Antibiotic resistance among bacterial conjunctival pathogens collected in the Antibiotic Resistance Monitoring in Ocular Microorganisms (ARMOR) surveillance study

Penny Asbell, Heleen H. DeCory

Research output: Contribution to journalArticle

Abstract

The Antibiotic Resistance Monitoring in Ocular Microorganisms (ARMOR) surveillance study evaluates in vitro antibiotic resistance among Staphylococcus aureus, coagulase-negative staphylococci (CoNS), Streptococcus pneumoniae, Pseudomonas aeruginosa, and Haemophilus influenzae isolates from ocular infections. Here we report resistance rates and trends among conjunctival-sourced ocular isolates collected across the US from 2009 through 2016. A total of 1198 conjunctival isolates (483 S. aureus, 305 CoNS, 208 H. influenzae, 118 S. pneumoniae, and 84 P. aeruginosa) were collected from patients with presumed bacterial conjunctivitis from 57 sites across 40 states. A large proportion of staphylococci demonstrated resistance to oxacillin and azithromycin, while resistance was low against the majority of antibiotics tested for S. pneumoniae, P. aeruginosa, and H. influenzae. Multidrug resistance (3 antibiotic classes) was found in 30.2% of S. aureus and 39.0% of CoNS isolates, and methicillin resistance more than doubled the rate of multi-drug resistance (methicillin-resistant S. aureus [MRSA], 76.5%; methicillin-resistant CoNS isolates, 72.8%). There was a pattern of increasing mean percent resistance with increasing age by decade of life among S. aureus, MRSA, and CoNS (P0.038). Over the eight-year study period, there were small yet significant decreases in resistance rates among S. aureus to azithromycin, ciprofloxacin, tobramycin, trimethoprim, and oxacillin (P0.003), and among CoNS and P. aeruginosa (both P<0.05) to ciprofloxacin. These data indicate that antibiotic resistance is high, but did not increase, among conjunctival-sourced isolates collected in the US from 2009 through 2016. For certain antibiotic/pathogen combinations, there was a trend of decreased resistance, including a decrease in oxacillin resistance among S. aureus.

Original languageEnglish (US)
Article numbere0205814
JournalPloS one
Volume13
Issue number10
DOIs
StatePublished - Oct 1 2018

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Bacterial Drug Resistance
coagulase negative staphylococci
Coagulase
Pathogens
Microbial Drug Resistance
Staphylococcus
antibiotic resistance
Microorganisms
Staphylococcus aureus
Methicillin
eyes
Anti-Bacterial Agents
microorganisms
oxacillin
Pseudomonas aeruginosa
Oxacillin
Haemophilus influenzae
Streptococcus pneumoniae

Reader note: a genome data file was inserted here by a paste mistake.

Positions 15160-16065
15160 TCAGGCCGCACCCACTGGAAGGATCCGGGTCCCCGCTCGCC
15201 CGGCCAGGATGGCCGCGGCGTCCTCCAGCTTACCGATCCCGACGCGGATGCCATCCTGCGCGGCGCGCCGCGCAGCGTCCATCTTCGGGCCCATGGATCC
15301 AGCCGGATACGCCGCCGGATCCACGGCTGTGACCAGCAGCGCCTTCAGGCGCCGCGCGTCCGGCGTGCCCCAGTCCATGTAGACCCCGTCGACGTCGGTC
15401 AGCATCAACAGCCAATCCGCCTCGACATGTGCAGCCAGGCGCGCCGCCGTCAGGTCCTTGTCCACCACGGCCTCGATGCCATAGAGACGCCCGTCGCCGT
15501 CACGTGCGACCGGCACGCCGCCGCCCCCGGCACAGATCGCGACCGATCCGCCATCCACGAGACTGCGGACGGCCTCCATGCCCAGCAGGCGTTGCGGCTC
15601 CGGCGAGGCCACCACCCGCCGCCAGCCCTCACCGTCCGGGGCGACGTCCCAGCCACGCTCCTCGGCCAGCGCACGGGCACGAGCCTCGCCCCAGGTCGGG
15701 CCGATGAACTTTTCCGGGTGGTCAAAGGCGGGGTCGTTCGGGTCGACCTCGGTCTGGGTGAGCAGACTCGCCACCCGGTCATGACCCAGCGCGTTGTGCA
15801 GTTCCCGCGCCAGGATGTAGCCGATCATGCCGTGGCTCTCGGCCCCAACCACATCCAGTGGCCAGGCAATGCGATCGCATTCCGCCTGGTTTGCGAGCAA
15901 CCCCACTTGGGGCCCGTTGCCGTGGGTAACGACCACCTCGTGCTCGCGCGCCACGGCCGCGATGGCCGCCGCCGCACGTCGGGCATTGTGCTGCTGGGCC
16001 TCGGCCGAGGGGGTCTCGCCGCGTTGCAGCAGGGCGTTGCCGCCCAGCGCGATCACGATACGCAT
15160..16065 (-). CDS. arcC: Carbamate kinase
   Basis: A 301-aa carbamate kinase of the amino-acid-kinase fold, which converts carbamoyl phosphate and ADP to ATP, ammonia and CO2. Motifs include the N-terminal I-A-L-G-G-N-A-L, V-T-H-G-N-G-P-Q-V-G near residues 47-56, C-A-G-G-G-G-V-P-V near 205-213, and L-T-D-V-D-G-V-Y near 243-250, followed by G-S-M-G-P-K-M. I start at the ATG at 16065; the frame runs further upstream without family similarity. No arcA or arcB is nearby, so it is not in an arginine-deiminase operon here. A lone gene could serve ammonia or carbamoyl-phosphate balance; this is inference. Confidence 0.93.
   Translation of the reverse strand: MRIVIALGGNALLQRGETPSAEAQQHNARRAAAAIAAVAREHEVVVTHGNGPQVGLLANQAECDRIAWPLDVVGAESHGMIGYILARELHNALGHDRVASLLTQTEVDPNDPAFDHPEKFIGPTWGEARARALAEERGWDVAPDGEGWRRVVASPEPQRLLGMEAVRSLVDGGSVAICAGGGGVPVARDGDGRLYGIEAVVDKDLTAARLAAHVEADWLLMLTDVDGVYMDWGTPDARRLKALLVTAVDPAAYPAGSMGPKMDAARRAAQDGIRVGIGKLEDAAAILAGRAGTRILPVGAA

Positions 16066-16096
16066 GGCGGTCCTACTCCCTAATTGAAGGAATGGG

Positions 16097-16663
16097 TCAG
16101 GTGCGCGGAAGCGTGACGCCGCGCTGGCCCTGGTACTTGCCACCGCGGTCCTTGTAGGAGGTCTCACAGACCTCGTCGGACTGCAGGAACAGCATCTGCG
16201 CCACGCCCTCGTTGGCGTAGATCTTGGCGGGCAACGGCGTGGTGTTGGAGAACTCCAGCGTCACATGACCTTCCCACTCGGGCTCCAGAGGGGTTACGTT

Monitoring
pathogens

All Science Journal Classification (ASJC) codes

  • Biochemistry, Genetics and Molecular Biology(all)
  • Agricultural and Biological Sciences(all)

Cite this

@article{e6564e6fdfbd4152b5e4e62efb69eaff,
title = "Antibiotic resistance among bacterial conjunctival pathogens collected in the Antibiotic Resistance Monitoring in Ocular Microorganisms (ARMOR) surveillance study",
abstract = "The Antibiotic Resistance Monitoring in Ocular Microorganisms (ARMOR) surveillance study evaluates in vitro antibiotic resistance among Staphylococcus aureus, coagulase-negative staphylococci (CoNS), Streptococcus pneumoniae, Pseudomonas aeruginosa, and Haemophilus influenzae isolates from ocular infections. Here we report resistance rates and trends among conjunctival-sourced ocular isolates collected across the US from 2009 through 2016. A total of 1198 conjunctival isolates (483 S. aureus, 305 CoNS, 208 H. influenzae, 118 S. pneumoniae, and 84 P. aeruginosa) were collected from patients with presumed bacterial conjunctivitis from 57 sites across 40 states. A large proportion of staphylococci demonstrated resistance to oxacillin and azithromycin, while resistance was low against the majority of antibiotics tested for S. pneumoniae, P. aeruginosa, and H. influenzae. Multidrug resistance (3 antibiotic classes) was found in 30.2{\%} of S. aureus and 39.0{\%} of CoNS isolates, and methicillin resistance more than doubled the rate of multi-drug resistance (methicillin-resistant S. aureus [MRSA], 76.5{\%}; methicillin-resistant CoNS isolates, 72.8{\%}). There was a pattern of increasing mean percent resistance with increasing age by decade of life among S. aureus, MRSA, and CoNS (P0.038). Over the eight-year study period, there were small yet significant decreases in resistance rates among S. aureus to azithromycin, ciprofloxacin, tobramycin, trimethoprim, and oxacillin (P0.003), and among CoNS and P. aeruginosa (both P<0.05) to ciprofloxacin. These data indicate that antibiotic resistance is high, but did not increase, among conjunctival-sourced isolates collected in the US from 2009 through 2016. For certain antibiotic/pathogen combinations, there was a trend of decreased resistance, including a decrease in oxacillin resistance among S. aureus.",
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